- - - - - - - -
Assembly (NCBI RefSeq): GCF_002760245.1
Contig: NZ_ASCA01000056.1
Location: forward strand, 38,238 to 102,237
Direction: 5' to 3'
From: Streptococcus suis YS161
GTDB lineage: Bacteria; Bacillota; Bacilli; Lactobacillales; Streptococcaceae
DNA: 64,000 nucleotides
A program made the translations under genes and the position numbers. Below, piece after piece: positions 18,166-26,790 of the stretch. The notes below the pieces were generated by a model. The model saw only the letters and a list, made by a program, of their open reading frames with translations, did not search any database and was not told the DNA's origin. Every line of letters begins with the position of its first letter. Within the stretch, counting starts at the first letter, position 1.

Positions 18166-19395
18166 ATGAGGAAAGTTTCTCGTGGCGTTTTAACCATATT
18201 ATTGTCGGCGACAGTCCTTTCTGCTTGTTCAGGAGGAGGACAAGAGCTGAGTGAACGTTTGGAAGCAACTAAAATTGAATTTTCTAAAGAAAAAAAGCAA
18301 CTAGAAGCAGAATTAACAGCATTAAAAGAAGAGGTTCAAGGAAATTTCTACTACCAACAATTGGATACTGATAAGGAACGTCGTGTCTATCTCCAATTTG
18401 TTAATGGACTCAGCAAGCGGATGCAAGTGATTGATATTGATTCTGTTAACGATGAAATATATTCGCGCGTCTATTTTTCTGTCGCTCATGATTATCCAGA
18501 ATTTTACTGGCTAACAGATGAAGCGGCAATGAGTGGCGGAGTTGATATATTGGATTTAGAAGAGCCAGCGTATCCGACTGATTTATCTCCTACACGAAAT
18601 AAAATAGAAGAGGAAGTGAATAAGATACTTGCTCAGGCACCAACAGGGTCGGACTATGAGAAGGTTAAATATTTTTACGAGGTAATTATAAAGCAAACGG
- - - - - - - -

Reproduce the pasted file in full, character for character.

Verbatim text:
Assembly (NCBI RefSeq): GCF_002760245.1
Contig: NZ_ASCA01000056.1
Location: forward strand, 38,238 to 102,237
Direction: 5' to 3'
From: Streptococcus suis YS161
GTDB lineage: Bacteria; Bacillota; Bacilli; Lactobacillales; Streptococcaceae
DNA: 64,000 nucleotides
A program made the translations under genes and the position numbers. Below, piece after piece: positions 18,166-26,790 of the stretch. The notes below the pieces were generated by a model. The model saw only the letters and a list, made by a program, of their open reading frames with translations, did not search any database and was not told the DNA's origin. Every line of letters begins with the position of its first letter. Within the stretch, counting starts at the first letter, position 1.

Positions 18166-19395
18166 ATGAGGAAAGTTTCTCGTGGCGTTTTAACCATATT
18201 ATTGTCGGCGACAGTCCTTTCTGCTTGTTCAGGAGGAGGACAAGAGCTGAGTGAACGTTTGGAAGCAACTAAAATTGAATTTTCTAAAGAAAAAAAGCAA
18301 CTAGAAGCAGAATTAACAGCATTAAAAGAAGAGGTTCAAGGAAATTTCTACTACCAACAATTGGATACTGATAAGGAACGTCGTGTCTATCTCCAATTTG
18401 TTAATGGACTCAGCAAGCGGATGCAAGTGATTGATATTGATTCTGTTAACGATGAAATATATTCGCGCGTCTATTTTTCTGTCGCTCATGATTATCCAGA
18501 ATTTTACTGGCTAACAGATGAAGCGGCAATGAGTGGCGGAGTTGATATATTGGATTTAGAAGAGCCAGCGTATCCGACTGATTTATCTCCTACACGAAAT
18601 AAAATAGAAGAGGAAGTGAATAAGATACTTGCTCAGGCACCAACAGGGTCGGACTATGAGAAGGTTAAATATTTTTACGAGGTAATTATAAAGCAAACGG